Senate bill takes aim at Red Flag Laws

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OKLAHOMA CITY (KFOR) - The battle over guns continues at the State Capitol as lawmakers take dead aim at Red Flag laws.

For those who are not familiar with Red Flag Laws, they are laws that make it legal for officials to take away firearms from a person who may present a danger to others or themselves.

Usually they apply in cases of domestic violence and mental illness.

Oklahoma does not currently have such a law.

Today, a Senate committee passed a bill that would do a preemptive strike on those laws.

“We have seen enactments of red flag law that violate a number of provisions of the bill of rights,” said Sen. Nathan Dahm of Broken Arrow.

SB1081 would make it illegal for municipalities to accept federal dollars as an incentive to locally pass red flag laws.

"There is a move from the federal government to local municipalities to accept grants to do that,” said Dahm.

The bill would also make it illegal for localities to pass those laws.

The bill passed committee 8-2 Tuesday.

Opponents of the bill say red flag laws are important.

“It is a safety measure so when there is domestic abuse or drug addiction or mental illness this is a safety measure to remove firearms which is a good policy for Oklahoma,” said Cacky Poarch of Moms Demand Action.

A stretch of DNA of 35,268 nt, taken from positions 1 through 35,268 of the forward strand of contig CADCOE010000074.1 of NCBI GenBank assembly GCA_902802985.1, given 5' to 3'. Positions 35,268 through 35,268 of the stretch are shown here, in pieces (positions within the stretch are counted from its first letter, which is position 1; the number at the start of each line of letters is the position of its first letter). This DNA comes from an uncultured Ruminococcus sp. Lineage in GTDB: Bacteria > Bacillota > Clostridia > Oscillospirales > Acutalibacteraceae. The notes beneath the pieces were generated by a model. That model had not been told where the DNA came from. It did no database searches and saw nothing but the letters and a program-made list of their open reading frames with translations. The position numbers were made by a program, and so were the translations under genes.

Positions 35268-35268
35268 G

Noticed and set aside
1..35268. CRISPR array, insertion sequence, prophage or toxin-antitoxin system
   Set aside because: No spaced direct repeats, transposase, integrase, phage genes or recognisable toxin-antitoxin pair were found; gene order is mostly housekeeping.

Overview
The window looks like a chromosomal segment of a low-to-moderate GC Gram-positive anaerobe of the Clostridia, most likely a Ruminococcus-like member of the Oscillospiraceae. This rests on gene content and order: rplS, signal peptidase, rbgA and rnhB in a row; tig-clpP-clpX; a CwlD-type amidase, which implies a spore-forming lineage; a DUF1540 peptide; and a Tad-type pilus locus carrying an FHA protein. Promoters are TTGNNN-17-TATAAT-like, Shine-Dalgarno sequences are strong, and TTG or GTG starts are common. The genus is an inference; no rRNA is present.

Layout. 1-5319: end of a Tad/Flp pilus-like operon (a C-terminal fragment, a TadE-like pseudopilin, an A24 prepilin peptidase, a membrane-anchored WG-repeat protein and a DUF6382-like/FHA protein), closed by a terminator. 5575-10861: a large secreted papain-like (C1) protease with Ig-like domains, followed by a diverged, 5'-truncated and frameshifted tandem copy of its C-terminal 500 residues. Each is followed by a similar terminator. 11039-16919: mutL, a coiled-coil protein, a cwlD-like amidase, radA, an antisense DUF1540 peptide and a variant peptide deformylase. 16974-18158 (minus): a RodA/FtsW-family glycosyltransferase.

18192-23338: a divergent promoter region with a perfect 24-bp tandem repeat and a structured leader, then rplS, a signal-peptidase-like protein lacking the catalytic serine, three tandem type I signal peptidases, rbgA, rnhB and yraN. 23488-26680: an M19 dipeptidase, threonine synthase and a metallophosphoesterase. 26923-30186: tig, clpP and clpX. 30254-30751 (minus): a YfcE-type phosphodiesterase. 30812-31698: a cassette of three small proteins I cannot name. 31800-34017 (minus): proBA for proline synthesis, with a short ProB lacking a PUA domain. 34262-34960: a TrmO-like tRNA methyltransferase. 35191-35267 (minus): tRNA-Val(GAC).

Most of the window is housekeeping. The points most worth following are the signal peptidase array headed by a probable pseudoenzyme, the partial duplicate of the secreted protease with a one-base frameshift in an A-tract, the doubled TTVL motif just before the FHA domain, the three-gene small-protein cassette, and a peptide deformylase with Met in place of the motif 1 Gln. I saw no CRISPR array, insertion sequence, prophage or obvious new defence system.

Gun rights advocates claim red flag laws are unconstitutional.

“We just don’t need red flag laws that are enticed by federal dollars to come into a municipality to pay police officers to engage in a due process violation of civil rights,” said Don Spencer of the Oklahoma 2nd Amendment Association.

This bill goes hand in hand with the push by some sheriffs to establish sanctuary counties in the state.

All of this, they say, to protect 2nd amendment rights.

“That county is just simply not going to tolerate the federal government coming in and saying we're going to take your guns,” said Spencer.

“I would hope that sheriffs would want to keep their communities safe and would embrace red flag laws,” said Poarch.

The bill now heads to the Senate floor for consideration.

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